Thank you, Teguh!

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  4. Thank you for the wonderful photos. Used to live in Hong Kong as a child so these were really interesting to see. 🙂

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    • And thank you for your very kind words! HK is one of the fastest-changing places on Earth. I wonder how much it has changed since you left.

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    • Good to know that 7 years later much of Tai O still looks the same. I’m glad the photos bring back some fond memories to you.

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  5. An interesting read, giving you an insight into somewhere you would never have heard or seen anything about. A place I probably will never get to, but through your words and pictures I feel it’s a place I know something about now. Well done Bama, I look forward to reading more of your accounts 🙂

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    • Thank you, Carly. Never say never, you might one day see yourself exploring the narrow alleys of Tai O. 🙂 I’m glad this short story helps you understand more about this relatively less-known corner of the ever bustling territory, that is Hong Kong.

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  6. Bama I can hardly believe this is near Hong Kong. I appreciate having a glimpse of another side. I found it interesting that so much of the food was ‘dried’. Those pufferfish decorations are quite the souvenir. I’ve never seen anything like that.

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    • Hong Kong has so many places beyond its usual touristy spots, and more often that not they are the ones which leave deep impressions to us. 🙂 The food was dried to preserve it, so in the times when the fishermen cannot go to the sea, during typhoon season for example, they still have something to eat. About the pufferfish it’s funny because I saw the dried ones in HK early this year, and I saw the live ones when I was snorkeling near Flores, Indonesia.

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      • Thank you for the information Bama. That totally makes sense about everything being dried. That is very funny about the pufferfish. Definitely those in Indonesia had a much better deal of fate.

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  7. Hi Bama,
    Wow, I would never guess from the photos that this place is part of Hong Kong. What a world a way from the bustle and glitz of the city. It reminds me more of fishing villages in Cambodia. It truly is so refreshing though to see this village withstand rapid development. Thanks again for showing a piece of HK that not everyone gets to see. The stuffed puffer fish is indeed an interesting souvenir.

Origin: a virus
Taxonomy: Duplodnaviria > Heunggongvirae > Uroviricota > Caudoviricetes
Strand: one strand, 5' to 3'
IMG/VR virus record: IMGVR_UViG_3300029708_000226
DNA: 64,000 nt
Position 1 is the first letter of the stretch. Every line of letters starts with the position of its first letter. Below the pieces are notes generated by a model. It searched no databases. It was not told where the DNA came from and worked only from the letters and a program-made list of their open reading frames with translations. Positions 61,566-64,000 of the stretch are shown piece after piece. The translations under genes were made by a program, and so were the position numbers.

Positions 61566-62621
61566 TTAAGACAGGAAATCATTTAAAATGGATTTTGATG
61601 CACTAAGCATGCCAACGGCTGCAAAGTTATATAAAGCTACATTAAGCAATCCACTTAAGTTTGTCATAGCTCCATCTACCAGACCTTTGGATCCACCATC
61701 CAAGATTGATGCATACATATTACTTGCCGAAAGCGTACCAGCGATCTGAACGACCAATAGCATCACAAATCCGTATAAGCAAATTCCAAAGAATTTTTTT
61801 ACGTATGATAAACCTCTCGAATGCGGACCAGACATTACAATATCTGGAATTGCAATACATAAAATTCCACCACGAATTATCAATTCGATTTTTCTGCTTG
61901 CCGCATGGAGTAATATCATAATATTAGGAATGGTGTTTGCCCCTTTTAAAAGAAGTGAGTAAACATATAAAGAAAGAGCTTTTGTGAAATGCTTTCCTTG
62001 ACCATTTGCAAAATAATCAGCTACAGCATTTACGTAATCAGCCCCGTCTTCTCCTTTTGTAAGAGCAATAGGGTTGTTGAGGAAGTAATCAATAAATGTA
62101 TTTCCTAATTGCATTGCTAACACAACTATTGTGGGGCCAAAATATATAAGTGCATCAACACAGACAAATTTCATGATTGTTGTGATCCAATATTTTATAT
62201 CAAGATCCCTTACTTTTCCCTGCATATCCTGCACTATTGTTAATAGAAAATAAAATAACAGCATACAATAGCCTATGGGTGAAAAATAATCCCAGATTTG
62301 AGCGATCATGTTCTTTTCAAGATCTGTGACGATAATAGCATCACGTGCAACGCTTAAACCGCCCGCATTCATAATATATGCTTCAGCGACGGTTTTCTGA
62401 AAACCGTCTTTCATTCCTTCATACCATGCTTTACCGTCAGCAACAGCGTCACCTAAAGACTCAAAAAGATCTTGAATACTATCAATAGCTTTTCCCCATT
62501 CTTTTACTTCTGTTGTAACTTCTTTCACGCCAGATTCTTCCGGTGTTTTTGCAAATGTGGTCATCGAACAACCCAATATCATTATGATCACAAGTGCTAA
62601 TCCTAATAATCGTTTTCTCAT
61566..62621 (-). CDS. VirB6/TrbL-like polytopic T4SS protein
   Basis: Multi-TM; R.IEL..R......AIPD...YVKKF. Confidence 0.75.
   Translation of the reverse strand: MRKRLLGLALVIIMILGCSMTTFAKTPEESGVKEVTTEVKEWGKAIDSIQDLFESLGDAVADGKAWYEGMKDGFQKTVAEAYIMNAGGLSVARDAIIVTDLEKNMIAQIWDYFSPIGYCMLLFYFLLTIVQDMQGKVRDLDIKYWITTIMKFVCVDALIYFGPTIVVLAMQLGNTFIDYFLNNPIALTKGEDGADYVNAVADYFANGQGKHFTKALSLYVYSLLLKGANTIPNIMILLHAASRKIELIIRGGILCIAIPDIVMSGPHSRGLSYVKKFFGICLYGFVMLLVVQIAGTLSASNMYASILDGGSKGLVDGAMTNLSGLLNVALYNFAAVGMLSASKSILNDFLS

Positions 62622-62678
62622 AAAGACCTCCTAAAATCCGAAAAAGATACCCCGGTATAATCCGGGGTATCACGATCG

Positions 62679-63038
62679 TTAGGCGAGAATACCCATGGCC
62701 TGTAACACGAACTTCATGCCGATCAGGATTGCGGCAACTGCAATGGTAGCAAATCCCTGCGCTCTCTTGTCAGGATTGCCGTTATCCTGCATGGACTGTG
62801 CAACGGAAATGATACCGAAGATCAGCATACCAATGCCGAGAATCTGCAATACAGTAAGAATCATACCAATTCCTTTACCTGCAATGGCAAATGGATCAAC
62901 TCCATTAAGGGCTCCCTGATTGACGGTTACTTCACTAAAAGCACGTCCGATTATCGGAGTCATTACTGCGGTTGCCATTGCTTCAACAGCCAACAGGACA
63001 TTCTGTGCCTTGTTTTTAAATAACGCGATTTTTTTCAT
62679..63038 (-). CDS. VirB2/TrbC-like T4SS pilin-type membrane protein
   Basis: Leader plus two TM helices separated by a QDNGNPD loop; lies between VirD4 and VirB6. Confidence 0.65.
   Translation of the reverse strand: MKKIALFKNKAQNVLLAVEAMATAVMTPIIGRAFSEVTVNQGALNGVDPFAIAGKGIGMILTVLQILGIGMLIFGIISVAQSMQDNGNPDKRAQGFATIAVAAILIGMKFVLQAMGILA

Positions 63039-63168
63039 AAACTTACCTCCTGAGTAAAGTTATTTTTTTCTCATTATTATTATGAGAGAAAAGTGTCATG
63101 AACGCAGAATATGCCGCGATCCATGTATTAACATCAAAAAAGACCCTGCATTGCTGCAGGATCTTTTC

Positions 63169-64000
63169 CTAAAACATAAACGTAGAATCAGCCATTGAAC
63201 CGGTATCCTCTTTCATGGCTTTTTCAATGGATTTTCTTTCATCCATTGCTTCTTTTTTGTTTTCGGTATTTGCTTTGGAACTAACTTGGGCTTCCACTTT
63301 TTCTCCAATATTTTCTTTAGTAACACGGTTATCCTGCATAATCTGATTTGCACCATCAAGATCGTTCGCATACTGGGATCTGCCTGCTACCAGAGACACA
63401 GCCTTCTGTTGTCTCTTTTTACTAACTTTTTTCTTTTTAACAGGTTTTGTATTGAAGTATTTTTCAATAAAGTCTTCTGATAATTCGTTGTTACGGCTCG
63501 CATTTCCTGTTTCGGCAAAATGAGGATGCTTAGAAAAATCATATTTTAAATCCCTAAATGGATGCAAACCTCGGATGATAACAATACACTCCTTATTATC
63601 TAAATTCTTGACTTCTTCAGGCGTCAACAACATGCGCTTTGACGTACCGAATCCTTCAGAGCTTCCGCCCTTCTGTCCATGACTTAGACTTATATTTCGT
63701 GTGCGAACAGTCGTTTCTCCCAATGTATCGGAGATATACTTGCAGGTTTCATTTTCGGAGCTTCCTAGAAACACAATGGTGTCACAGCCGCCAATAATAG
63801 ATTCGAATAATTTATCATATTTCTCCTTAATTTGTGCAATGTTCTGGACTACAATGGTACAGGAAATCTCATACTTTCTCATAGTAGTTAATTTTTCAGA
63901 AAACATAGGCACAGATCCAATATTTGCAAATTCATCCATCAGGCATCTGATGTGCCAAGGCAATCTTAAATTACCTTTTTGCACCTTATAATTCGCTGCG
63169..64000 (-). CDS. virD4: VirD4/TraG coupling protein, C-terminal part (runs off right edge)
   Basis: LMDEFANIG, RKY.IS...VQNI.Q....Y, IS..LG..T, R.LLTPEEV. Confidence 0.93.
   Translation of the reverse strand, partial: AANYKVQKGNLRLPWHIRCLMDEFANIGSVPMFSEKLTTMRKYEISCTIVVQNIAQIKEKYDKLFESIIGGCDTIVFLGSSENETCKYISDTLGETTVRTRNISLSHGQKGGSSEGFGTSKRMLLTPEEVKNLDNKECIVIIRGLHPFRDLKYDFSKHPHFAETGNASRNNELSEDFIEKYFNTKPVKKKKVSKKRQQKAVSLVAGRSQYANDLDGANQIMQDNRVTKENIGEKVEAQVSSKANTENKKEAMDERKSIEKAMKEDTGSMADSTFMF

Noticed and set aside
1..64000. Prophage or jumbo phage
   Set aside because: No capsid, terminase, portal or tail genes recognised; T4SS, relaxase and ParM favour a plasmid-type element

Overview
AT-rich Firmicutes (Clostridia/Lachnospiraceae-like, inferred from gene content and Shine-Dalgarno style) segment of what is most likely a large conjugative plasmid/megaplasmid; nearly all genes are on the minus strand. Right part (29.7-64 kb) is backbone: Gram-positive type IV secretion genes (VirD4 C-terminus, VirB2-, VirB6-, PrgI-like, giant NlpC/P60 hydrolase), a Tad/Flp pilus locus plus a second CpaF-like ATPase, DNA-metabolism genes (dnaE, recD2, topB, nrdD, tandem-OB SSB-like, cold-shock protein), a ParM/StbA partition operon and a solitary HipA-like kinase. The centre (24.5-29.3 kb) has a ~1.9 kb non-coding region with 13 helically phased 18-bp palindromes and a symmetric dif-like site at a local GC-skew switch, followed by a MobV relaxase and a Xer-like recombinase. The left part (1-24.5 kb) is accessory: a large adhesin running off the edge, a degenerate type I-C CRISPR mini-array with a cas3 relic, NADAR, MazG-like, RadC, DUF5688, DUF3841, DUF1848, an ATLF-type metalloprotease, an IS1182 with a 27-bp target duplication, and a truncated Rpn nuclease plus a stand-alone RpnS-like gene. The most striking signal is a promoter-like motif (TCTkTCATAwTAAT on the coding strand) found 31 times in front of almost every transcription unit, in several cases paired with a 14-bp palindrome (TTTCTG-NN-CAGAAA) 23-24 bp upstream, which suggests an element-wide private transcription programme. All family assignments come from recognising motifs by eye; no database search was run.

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    • Hi Marisol,
      With those stilt houses and waterways, one would expect it was somewhere in Southeast Asia. But the fact that it’s actually a part of a territory best known for its endless skyscrapers makes Tai O very fascinating. My pleasure, Marisol, and thanks for reading.

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  8. Another place we almost went to, but cancelled last minute. Your featured image looks like it could be from one of the villages on the Tonle Sap in Cambodia! Thanks for a beautiful photo essay Bama.

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    • You really should go back to Hong Kong, Madhu. 🙂 Tai O’s stilt houses were a nice break from HK’s modern skyscrapers. It’s nice to see that in a city dictated by money, cultural preservation still finds its way in some people’s minds. Thank you for your lovely comment, Madhu.

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  9. Hello, I just love your post about Tai O and Hong Kong and the problem of change you are speaking about. Here in Switzerland, many people are very worried about these great changes due to traffic increase and new buildings with no end. I’ve been in Hong Kong and I also travelled in China and I really hope, we human beings won’t completely forget about nature. Many thanks.

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    • Thank you, Martina. One of the biggest challenges our planet face is population growth, or population boom in some parts of the world. Despite the changes you mentioned, Switzerland remains one of the most fortunate countries. But in many parts of Asia and Africa, this population boom puts so much pressure to the environment. It has been changing natural landscape and people’s way of life over the years. So having Tai O is essential for cities like HK for people can learn how life is like when things don’t change as fast as they’re used to.

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      • Fortunately, we have mountains on which you can’t build megacities! It’s interesting for me to see that this changes of the environment seems to be a worldwide problem and I, personally, think that less would be more in many situations. Many thanks , Bama, for your answer.

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      • Less would be more, I couldn’t agree more on that, Martina. I haven’t made it to Switzerland yet, but I’d really love to. Thanks again for your thoughtful comment.

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  10. Bama, this is brilliant. One of my goals is to spend a night (or two) at the old police station hotel… Tai O is one of the many great pieces of history still thriving in HK (and as you say, a world away from Central/Kowloon). This write-up I will be visiting again & again, and will one day walk along these very avenues you paint so well 🙂 Cheers!

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    • Thank you, Randall. It’s a great idea to spend a night or two, as you said, at the hotel as you can truly feel the ambiance of the fishing village most day-trippers miss. Try to go there not during peak season for a better experience, and please write about it. I believe we are all curious how Tai O and the hotel are like at night. 🙂

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      • Will do, it is exciting to read your post about Tai O, tempted to head back to HK earlier than October 🙂

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  11. hannahcoral says:

    We are off to Hong Kong in a few weeks, Tai O is on my list to visit! So pleased I came across your blog, love the shots!

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    • Hope you have a very good time in HK, and especially in Tai O! If you have enough time, take the long and scenic bus ride to and from the village. Thanks for your kind words! 🙂

      Liked by 1 person